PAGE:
Indeed, if truth be told, I’m quite enjoying the diet as I often eating smoked salmon, lovely cheeses and strawberries … and despite eating these gorgeous foods, I’m slowly losing weight. Let’s put it this way – my wife gave me an enormous box of chocolates as a present – and I’ve still lost weight eating them! OK, I didn’t lose it as quickly whilst eating the chocolates – but in the past I’d definitely have added a few pounds.
Breakfast was a struggle. At first I started with eggs, boiled, fried, etc. but it got to be too much of a hassle. Then I started eating yoghurt. I thought that would mean I was desperately hungry by lunch – but apparently not (especially since I can nibble on anything without carbs). I thought I’d have food cravings but I still have four bags of unopened nuts which I nibble when I’m hungry bought a week ago.
Do Carbs have any nutritional value?
The question I keep wondering is do carbohydrates have any real nutritional value, and if not, and if as it appears, you don’t get hunger pangs if you stop eating them, why do we eat so much? [I keep meaning to check if there might be some B vitamins that only come from wheat]
Is it really “no carbs”
Strictly the diet is reduced sugar (but if at all possible zero glucose, fructose) except when taken as fruit or yoghurt (but read the label as some are no better than sweets), alcohol “only” at weekends and then not to excess, but I’m pretty strict and not having any of the typically “white” starching foods like potatoes, rice, pasta, pastry, bread, any pastry, biscuits & cereal. And yes, there are so called “brown” versions of these starchy foods, but what counts is the starch so whether brown or white or purple, they’re off the menu. It also means no cake or biscuits – but that’s more than made up for by as much smoked salmon or prawns as I like!
The only exceptions I might add are small quantities such as “breaded fish” (but if you are prone to acid reflux at night, then you should totally avoid all the above starchy foods in the evening. Oats are not as bad as other starchy foods, so they could be consumed in moderation (a special rule to allow haggis which is meat with oatmeal!! – but avoid late at night) In theory all root vegetables should be off the list as they store starch, but I do eat raw carrots in moderation in coleslaw. The reason for this is that it makes the food look attractive – and anything to help make raw cabbage palatable is a bonus. If you don’t like coleslaw, then perhaps peppers or cucumber. But you’re got to stop thinking about eating small amounts. Instead I eat half a cucumber at a go, a whole (small) lettuce a bag of salad.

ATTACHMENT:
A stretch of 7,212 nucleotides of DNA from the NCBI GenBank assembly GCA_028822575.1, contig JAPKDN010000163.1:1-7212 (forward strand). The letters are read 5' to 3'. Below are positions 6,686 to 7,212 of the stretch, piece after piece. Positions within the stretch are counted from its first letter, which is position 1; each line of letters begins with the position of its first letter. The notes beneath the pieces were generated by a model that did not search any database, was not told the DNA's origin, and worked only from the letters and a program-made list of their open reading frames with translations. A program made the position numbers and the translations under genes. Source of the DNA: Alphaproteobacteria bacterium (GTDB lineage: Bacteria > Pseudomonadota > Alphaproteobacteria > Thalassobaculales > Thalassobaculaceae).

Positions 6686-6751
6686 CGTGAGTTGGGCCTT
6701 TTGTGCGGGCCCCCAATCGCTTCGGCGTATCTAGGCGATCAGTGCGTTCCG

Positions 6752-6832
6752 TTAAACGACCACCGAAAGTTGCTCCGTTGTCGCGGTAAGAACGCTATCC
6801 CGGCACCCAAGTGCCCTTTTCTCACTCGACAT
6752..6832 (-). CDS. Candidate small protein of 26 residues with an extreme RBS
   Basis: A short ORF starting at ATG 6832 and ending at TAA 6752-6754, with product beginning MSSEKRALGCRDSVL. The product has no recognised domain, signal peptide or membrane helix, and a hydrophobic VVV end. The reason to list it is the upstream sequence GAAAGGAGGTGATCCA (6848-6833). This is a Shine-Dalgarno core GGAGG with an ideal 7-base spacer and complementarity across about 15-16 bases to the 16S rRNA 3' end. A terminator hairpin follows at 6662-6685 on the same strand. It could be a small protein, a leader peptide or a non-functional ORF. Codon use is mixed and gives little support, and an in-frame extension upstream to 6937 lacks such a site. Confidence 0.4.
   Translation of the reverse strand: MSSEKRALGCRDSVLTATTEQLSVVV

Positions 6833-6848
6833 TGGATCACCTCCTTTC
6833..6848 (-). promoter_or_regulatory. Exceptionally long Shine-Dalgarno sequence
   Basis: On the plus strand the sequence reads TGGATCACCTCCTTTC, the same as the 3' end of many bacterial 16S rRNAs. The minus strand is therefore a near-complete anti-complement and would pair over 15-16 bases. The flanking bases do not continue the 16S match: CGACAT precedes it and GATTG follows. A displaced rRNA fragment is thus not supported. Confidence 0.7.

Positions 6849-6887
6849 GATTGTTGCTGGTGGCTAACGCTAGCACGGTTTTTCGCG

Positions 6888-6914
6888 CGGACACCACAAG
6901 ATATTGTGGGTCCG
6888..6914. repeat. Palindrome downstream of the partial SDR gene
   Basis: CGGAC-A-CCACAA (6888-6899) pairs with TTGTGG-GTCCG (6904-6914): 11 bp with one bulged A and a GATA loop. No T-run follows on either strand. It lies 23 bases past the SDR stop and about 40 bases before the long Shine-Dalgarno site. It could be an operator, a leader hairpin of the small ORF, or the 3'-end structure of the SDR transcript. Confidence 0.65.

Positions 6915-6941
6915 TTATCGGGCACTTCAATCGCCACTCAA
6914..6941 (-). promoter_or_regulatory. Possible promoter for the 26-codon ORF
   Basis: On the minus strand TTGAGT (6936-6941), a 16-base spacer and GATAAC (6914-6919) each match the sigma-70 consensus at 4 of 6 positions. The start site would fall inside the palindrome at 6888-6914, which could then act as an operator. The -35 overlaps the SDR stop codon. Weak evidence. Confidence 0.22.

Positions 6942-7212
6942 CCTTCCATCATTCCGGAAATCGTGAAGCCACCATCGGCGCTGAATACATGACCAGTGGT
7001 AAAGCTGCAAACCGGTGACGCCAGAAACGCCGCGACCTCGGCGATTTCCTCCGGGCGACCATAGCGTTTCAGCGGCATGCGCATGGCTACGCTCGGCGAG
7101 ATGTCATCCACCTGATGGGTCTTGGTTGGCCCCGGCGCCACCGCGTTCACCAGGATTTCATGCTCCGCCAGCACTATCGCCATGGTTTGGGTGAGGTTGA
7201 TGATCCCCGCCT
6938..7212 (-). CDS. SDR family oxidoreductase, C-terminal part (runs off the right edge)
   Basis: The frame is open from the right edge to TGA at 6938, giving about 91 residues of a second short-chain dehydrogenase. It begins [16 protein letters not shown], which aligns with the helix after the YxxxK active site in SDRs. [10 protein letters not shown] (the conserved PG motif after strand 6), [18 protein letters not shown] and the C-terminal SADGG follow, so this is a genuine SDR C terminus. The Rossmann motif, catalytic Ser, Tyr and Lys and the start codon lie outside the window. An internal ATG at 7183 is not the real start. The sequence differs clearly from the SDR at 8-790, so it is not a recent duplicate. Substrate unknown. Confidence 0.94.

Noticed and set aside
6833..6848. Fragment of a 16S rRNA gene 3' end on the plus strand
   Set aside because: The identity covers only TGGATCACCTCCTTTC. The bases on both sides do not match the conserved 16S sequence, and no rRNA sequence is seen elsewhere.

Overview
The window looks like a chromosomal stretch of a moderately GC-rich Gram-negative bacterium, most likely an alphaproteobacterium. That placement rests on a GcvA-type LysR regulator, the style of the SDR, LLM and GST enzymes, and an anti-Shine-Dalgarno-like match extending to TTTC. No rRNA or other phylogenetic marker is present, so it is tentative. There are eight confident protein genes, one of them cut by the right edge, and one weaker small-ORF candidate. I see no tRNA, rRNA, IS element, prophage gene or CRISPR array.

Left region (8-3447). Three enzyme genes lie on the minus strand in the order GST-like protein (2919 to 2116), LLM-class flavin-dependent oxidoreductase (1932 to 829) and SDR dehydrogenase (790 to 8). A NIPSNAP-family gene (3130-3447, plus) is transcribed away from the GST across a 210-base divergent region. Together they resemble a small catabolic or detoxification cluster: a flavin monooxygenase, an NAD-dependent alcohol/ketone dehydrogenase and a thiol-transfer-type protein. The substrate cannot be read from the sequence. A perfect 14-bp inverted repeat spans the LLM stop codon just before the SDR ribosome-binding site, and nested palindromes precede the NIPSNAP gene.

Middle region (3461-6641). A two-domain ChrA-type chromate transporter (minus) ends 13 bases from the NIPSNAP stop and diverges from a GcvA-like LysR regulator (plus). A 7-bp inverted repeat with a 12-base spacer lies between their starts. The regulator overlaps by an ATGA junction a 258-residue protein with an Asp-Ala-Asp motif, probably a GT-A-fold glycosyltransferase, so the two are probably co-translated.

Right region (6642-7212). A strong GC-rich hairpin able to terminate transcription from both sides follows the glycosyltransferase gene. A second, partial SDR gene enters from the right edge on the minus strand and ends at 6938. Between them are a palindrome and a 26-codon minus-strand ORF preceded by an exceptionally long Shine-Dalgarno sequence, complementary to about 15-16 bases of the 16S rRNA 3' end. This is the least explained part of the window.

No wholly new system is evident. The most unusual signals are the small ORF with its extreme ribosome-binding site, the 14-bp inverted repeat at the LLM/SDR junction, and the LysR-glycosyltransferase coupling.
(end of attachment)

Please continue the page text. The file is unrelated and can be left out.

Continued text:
Cereals were the oddest change. I’d grown up with the idea I had to eat cereal. I tried eating a boiled egg instead, but instead I’m now eating a fruity Yoghurt. And now I look back … I wonder whether I’ve spent all my life under the spell of the wheat industry propaganda?
In a sense, all the diet is doing, is replacing the starchy “filler” carbs that traditionally go with each of our meals with a largely leafy vegetable or salad alternative. Cauliflower works well where a food (like curry) needs a warm “foundation”, but otherwise cold salads and coleslaw have replaced the staples of potatoes and pasta. Indeed, I will sometimes just put one of the small lettuces on my plate and eat it like an apple.
And in place of sandwiches – I now consume salami type sausages, smoked Salmon, Gorgeous cheese, and salads. Indeed … I often now eat one of the small lettuce as a snack on its own.
Is it really the diet?
The only note of caution is the placebo effect! I started by saying any arbitrary rule that prevents us eating some foods will naturally cause us to lose weight … at least until we work out ways to increase our calorie intake whilst still abiding to the “rule” (e.g. making a special exception for chocolates).
So, it is quite possible that the reason I’ve been losing weight and not feeling hungry is that I’ve cut out some foods, I’m regularly weighing myself and as a result I’m just being more careful over what I eat and it is that alone that is causing the weight loss.
- Just under
78pound loss in a little over a month
- Well over an inch off my belt
- Except for one night (which was more like eating something “off”), there has been no general acid reflux.
- After the first week(s) when I took rennies whenever I felt uncomfortable I’ve been off all drugs (except alcohol & chocolates).
- As a family we almost never eat traditional “puddings” except some fruits (often from the garden) and occasionally “proper” ice-cream (made with cream – because that has real nutrients)
- We don’t eat margarine – because butter has nutrients and margarine does not